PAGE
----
Thirdly, the economics prize showcases and arguably reproduces the lack of diversity and intellectual variety in the discipline. Historically, the economics prize is overwhelmingly white and male. Only one woman received the prize to date—Elinor Ostrom, “for her analysis of economic governance”; the same is true for non-white economists—represented by Amartya Sen for his “research on the fundamental problems of welfare economics”. So while economics might expand its reach in colleges, universities, and government offices throughout the world, the Nobel committee reminds us year after year that there is pretty much one type of economics that is better than the rest. It has a race; it has a gender. This is quite regrettable, particularly in a year when discussions about gender in economics were so prominent in the news. There is no dearth of women or minorities in economics—example: Maureen O’Hara’s work in market microstructure theory is perhaps more relevant and intellectually important than Eugene Fama’s somewhat passé discussions of asset prices and market efficiency from the 1970s that were recognized with the Nobel Prize in 2013. (Harvard’s Carmen Reinhart also jumps to mind).

So this was the best of prizes (for Thaler—kitchen remodel) and the worst of prizes (for the rest—economics won’t change much), a missed opportunity to nudge the discipline in a slightly different direction. Perhaps this is asking too much from a committee that represents all too well the gendered dynamics of economics in Sweden (I could not find a female committee member, but I might be wrong): in 2005, Statistics Sweden only identified one full professor of economics in the entire country. How’s that for an architecture of choice?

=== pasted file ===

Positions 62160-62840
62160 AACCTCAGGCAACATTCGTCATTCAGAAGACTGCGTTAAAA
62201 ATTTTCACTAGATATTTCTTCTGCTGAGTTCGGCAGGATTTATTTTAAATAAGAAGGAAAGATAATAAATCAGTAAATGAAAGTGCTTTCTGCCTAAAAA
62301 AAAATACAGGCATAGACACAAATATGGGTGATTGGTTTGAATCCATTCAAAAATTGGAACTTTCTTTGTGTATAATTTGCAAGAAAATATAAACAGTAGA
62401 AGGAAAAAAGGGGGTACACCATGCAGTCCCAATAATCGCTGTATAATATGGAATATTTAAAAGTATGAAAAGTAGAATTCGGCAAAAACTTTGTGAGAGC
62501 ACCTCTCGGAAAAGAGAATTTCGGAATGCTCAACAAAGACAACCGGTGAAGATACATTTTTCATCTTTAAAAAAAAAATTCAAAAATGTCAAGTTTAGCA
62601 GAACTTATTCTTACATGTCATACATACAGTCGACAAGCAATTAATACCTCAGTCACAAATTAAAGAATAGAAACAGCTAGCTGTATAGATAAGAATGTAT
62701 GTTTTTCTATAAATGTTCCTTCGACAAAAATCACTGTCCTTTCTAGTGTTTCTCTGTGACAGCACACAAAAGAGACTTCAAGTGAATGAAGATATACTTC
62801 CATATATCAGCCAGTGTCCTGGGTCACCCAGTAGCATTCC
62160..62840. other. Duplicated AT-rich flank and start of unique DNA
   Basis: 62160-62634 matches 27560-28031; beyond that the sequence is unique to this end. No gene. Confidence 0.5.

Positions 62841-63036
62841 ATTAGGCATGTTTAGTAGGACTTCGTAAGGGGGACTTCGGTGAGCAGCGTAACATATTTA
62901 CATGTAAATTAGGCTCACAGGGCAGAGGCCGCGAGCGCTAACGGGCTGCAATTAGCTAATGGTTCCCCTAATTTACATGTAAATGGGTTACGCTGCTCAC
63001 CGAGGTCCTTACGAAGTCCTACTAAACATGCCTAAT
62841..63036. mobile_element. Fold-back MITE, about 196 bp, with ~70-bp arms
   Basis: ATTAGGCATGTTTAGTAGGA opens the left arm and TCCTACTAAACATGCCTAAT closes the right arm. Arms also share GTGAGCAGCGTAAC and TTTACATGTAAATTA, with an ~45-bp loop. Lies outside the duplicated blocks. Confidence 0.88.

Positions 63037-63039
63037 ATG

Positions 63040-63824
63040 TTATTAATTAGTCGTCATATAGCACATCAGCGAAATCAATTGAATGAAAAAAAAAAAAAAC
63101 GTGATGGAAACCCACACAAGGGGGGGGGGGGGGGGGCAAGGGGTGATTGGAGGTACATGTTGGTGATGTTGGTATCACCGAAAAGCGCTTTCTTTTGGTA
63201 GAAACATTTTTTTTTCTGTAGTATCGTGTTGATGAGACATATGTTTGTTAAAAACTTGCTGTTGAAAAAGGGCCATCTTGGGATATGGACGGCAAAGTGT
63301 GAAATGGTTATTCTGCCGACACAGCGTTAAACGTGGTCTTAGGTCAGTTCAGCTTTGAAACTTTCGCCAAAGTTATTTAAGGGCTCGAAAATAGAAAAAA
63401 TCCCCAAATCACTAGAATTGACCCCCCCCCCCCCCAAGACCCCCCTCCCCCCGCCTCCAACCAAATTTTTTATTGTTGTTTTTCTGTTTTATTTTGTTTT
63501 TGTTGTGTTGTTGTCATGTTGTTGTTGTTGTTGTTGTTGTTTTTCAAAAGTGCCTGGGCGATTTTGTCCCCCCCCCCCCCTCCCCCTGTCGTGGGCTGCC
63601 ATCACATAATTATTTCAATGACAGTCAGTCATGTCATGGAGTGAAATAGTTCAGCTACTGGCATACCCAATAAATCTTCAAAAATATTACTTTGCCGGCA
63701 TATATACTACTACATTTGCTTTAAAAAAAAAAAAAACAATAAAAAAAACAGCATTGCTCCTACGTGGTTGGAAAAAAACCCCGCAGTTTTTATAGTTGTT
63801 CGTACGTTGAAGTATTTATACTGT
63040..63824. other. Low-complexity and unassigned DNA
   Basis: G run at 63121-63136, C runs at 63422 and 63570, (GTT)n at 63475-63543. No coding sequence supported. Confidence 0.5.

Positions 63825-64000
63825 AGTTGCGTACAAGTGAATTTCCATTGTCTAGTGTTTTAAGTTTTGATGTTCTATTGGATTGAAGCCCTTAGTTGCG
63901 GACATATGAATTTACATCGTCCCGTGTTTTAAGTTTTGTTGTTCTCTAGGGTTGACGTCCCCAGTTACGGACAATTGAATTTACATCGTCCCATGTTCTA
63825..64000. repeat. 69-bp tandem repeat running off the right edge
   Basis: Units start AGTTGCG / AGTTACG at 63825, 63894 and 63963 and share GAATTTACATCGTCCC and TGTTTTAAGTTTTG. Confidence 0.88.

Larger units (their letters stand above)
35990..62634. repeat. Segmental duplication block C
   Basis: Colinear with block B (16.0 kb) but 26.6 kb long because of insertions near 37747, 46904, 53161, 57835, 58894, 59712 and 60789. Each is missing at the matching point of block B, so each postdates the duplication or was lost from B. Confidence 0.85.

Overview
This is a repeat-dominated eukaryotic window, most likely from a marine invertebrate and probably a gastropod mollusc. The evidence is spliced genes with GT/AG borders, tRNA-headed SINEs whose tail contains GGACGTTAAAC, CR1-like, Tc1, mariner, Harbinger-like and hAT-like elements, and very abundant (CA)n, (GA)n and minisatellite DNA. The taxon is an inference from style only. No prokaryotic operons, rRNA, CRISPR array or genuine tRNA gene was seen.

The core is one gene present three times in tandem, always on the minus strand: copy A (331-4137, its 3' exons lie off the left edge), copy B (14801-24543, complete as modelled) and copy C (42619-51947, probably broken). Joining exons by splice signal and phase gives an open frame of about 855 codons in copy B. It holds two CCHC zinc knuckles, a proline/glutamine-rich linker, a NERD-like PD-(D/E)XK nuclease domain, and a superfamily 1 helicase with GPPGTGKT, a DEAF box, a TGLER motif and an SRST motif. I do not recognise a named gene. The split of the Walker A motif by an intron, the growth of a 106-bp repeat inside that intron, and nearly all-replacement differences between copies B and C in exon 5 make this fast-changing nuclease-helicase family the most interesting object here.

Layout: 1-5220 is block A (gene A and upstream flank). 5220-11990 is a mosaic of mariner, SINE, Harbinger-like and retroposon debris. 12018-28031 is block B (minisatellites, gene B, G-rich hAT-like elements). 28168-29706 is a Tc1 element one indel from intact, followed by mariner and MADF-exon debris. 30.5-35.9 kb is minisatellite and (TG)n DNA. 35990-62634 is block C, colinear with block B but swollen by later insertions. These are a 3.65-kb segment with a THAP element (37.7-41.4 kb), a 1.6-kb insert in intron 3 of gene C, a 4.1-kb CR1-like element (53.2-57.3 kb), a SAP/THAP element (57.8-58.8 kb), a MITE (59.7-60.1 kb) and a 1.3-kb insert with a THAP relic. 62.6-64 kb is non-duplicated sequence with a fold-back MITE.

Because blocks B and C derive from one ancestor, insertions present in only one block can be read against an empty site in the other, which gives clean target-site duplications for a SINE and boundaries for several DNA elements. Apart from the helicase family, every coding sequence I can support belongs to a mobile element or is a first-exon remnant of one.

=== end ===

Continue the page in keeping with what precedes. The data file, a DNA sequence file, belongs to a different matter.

Juan Pablo Pardo-Guerra is an assistant professor of sociology at UCSD. His research explores the connections between markets, cultures and technologies.

 

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Written by jeffguhin

October 11, 2017 at 12:26 am

7 Responses

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  1. Minor correction: two non white men have won the econ award – Amartya Sen and Arthur Lewis (a notable development economist who developed dual sector theory).

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    fabiorojas

    October 11, 2017 at 1:47 am

  2. True! Thanks for the correction.

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    JP

    October 11, 2017 at 2:13 am

  3. Someone gets the Nobel for their contribution, not because of their gender!!! Gender is just irrelevant here!

    Second, Nobel is backward looking: in the past, most economists were white male, so this makes a lot of sense even from statistical sense….

    Stop making this political…

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    Pedro

    October 12, 2017 at 3:10 am

  4. Hi Pedro. You are partly right–the Nobel looks at past contributions and the profession was heavily male (though I have one counter example: Robinson, who advised both Sen and Stiglitz, or even Birgit Grodal). I could also use the 2013 prize as an example: why not award the prize to O’Hara along with Fama and Shiller? This would have been entirely reasonable: O’Hara’s contributions are as central and as important as those of Fama, Shiller and Hansen. Or why not Andrew Lo, for that matter?